Tuesday, March 29, 2011

Spring Forward.

Eggplants with their seed leaves.

In winter, I hibernate. Hence the long silence from yours truly.  In spring, my energy returns, and so does my enthusiasm for things domestic. Last week, it snowed.  Nevertheless, now is the time when I begin to plan for outdoor activities later in the spring.  Namely, beginning the garden, which starts with seeds.

Back in February, I made a trip to Tregunno Seed Co. on Catherine Street North to pick up potting soil and pots. I ordered my tomato and eggplant seeds online, from The Cottage Gardener and The Cook's Garden.  The Cottage Gardener is a family owned nursery near Port Hope, Ontario, that specialises in rare heirloom varieties of tomato.  They have a vast selection of tomatoes, but also grow many other heritage and unusual varieties of other vegetables. The Cook's Garden is an American seed company.  They have a few varieties of tomato and eggplant that I like and have not found anywhere else.

Seed Packets.

Every year, I like to try a few new varieties of tomato, along with my favourites.  I love tomatoes, and in summer time, I eat several tomatoes everyday.  I also like to can whole and stewed tomatoes to eat plain and to cook with - San Marzano.  Last year I also grew a variety called Principe Borghese, an Italian variety grown for sun-drying.  These are repeat for this year. My ultimate standby is the powerhouse tomato Brandywine, a huge, beautiful, flavourful red fruit. Wonderful for eating fresh, cooking and preserving.

This year, I may have slightly lost my mind as I decided to grow 11 different varieties.  2 varieties will be for preserving - canning and drying.  The rest will be for eating fresh, and canning as well.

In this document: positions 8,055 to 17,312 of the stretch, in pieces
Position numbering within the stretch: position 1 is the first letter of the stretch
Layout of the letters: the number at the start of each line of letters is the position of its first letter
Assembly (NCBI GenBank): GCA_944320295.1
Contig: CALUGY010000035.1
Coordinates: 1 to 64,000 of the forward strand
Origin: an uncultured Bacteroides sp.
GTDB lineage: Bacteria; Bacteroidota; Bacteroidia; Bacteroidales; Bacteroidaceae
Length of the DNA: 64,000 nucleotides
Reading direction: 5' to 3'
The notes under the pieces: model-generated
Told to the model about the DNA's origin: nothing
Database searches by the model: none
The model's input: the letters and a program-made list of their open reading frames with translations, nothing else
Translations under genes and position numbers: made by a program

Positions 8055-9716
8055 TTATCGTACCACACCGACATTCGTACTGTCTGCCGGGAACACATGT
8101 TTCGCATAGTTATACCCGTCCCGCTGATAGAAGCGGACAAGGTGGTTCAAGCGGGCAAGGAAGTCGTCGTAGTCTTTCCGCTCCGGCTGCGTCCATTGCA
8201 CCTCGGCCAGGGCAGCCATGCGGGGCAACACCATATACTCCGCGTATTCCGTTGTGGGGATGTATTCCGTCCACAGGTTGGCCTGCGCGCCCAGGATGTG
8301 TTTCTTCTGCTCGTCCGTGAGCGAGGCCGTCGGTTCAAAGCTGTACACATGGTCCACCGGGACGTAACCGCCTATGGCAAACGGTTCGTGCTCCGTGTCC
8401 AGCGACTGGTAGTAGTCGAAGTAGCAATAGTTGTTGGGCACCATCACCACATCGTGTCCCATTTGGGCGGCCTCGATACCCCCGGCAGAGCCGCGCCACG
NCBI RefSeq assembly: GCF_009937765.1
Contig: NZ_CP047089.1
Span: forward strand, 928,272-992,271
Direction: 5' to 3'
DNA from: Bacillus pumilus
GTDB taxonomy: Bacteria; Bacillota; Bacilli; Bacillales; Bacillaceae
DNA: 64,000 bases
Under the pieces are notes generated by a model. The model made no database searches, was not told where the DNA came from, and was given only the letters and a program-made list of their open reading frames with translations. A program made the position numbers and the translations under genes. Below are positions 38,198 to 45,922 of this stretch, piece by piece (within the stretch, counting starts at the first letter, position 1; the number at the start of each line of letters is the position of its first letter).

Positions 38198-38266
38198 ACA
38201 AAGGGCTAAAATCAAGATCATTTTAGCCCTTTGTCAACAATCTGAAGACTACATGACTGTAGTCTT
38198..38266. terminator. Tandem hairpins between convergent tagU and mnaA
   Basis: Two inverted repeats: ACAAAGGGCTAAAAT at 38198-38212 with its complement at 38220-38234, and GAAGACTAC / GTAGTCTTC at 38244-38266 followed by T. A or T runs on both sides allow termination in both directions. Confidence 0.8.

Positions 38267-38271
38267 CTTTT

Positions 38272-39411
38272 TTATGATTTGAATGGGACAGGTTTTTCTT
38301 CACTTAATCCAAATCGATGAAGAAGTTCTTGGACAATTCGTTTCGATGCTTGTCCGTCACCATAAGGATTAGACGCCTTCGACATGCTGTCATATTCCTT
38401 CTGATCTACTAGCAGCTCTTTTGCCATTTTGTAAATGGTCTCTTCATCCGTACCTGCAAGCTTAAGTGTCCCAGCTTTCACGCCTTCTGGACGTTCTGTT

This season's other players are a multi-hued cast ranging from white (White Queen)  to yellow-orange (Jaune Flammee, Nebraska Wedding and Valencia), to multi-coloured (Big Rainbow), to red (Rose de Berne and Bloody Butcher) to purple (Black Krim).

Seeds are amazing.  An enormous tomato plant will grow from each of these dry little seeds!

 Once I have the seeds planted (3-5 seeds per pot), I water them, and place them inside these plastic domes in a sunny window until they have germinated.  Once the plants start coming up, I will begin rotating the trays - the plants seek sunlight, so will lean toward the light -  unless rotated daily, you will have spindly, crooked plants! Once the plants are about 1-2 cm tall I remove the domes.  If the weather is warm, I will put the dome-covered trays outside.  In the sun, the trays become like mini greenhouses.

Tomatoes toasty and warm in their little greenhouses.

Three weeks ago, I planted 5 varieties of eggplants, and I now have little seedlings.  Soon, they will need thinning, but I am waiting until they start to get their second leaves. As soon as the snow melts, I will begin putting them outside in the cold frame during the day.

My darling eggplants. Are they not adorable?

After danger of frost, I will plant my babies out in the garden -by my Grandma Blanche's rule of thumb - after the May 24th holiday, or when the black walnut trees begin to leaf.


  1. looks like your going to have a great garden Thea! i don't know much about gardening but Jeremy is growing seedlings inside this year, and its been really interesting seeing them grow and i can't wait to plant them outside.

  2. katie, it is so fun, and so rewarding to grow your own food. once you've tasted a tomato from your own backyard, you'll realise what you've been missing!